Saturday, April 02, 2005

The Solar Queen Omnibus

  • The Sargasso of Space
  • Plague Ship

by Andre Norton

The first of the "Solar Queen stories" by Norton, I bought this book on the day she died, 3/27/2005. At fifty years old, these stories have a few antique SF features - but encapsulate a vision of a fully realized world. Trade, warring between free traders and corporate, and apprentice starting out in a career - these are a great piece of craftsmanship - an excellent work.

It is interesting to look at these 'Space Opera' stories in comparison to Star Trek. Norton created an interesting future with great episodic potential. Neither dystopia nor utopia there is an interesting future. Earth suffered a terrible war in the past - there is a remaining "big burn," a radioactive wasteland. There are huge powerful corporations who run space trade, and there are the small free traders. It is a remarkable series. Worth reading!

Monday, March 28, 2005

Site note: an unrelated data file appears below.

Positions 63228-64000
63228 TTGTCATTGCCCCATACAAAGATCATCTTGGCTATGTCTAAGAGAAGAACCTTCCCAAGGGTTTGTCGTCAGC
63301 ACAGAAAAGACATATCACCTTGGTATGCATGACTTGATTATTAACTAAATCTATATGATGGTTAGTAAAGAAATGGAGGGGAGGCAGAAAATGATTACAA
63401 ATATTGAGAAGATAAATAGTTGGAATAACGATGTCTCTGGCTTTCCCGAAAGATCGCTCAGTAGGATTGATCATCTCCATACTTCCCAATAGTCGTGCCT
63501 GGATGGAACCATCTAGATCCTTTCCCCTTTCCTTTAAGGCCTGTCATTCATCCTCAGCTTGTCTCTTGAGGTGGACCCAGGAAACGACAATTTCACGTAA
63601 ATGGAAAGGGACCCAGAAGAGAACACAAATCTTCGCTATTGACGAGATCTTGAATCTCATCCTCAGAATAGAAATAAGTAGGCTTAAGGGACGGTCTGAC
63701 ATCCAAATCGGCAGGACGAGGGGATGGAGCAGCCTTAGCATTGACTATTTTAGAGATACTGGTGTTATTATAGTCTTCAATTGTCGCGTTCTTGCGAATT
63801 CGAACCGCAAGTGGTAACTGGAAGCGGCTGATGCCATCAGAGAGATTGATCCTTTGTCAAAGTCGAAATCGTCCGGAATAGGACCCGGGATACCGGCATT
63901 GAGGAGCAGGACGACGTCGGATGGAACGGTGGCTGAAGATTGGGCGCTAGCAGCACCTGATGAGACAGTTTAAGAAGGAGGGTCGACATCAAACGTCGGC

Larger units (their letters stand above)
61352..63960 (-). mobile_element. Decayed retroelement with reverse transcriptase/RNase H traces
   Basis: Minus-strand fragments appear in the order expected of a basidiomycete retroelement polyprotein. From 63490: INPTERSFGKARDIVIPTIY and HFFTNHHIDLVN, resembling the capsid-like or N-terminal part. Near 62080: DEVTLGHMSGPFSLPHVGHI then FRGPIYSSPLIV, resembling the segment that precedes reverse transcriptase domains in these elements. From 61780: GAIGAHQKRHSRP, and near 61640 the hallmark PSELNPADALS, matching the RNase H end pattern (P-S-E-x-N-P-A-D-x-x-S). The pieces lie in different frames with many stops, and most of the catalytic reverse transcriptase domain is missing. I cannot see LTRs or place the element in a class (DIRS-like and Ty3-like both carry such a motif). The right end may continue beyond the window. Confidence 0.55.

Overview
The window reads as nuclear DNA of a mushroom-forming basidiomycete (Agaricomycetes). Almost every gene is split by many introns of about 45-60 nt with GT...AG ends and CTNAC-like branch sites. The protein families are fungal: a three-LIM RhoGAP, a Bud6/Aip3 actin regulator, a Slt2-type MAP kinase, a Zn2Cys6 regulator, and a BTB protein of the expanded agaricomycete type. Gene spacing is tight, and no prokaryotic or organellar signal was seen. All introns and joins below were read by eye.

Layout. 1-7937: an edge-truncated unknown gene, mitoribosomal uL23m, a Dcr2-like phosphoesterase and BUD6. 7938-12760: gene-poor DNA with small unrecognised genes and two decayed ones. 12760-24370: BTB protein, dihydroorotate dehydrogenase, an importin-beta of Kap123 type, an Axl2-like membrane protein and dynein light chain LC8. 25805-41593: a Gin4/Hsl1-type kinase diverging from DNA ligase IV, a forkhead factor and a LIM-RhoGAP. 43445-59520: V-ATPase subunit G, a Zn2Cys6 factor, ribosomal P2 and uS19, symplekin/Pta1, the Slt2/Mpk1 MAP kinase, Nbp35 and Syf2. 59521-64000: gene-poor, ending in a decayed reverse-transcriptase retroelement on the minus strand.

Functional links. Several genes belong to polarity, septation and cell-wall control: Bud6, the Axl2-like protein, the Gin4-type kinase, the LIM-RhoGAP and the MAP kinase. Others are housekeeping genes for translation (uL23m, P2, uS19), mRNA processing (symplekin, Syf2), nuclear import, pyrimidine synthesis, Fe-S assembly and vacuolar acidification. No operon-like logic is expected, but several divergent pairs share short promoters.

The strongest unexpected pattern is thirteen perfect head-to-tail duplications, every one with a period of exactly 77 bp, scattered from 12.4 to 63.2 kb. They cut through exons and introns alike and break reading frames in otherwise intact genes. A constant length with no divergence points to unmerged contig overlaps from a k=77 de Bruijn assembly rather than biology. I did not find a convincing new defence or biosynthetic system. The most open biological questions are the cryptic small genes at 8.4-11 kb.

Pattern Recognition
William Gibson

This book had lots of interesting things: EVP, Apophenia, Curta calculators, Russian Mafioso, the world run by advertisers and the anguish of loss from 9/11. Gibson is nothing if not evocative, giving you a way to think about the present and the future. And look at the symbols and meaning of the past.


In the end I find these books, and the whole morass of cyberpunk and its milieu to have a tedious and depressing quality. It is cool to sketch out and show the high flying world of marketeers, and artistes and all ... but there is no there there. The books seem to be possessed of an urge to tell us something important, but mostly they are the maunderings of disaffected, disconnected loners.

The most vital thing in the book is Cayce and her longing for her father, and the memories she has of him. His lessons to her are what matter and what help her survive. The best thing that happens to her is the story being over and maybe having a normal life begin.

Enough - on to some good, classic SF from the late, great Andre Norton....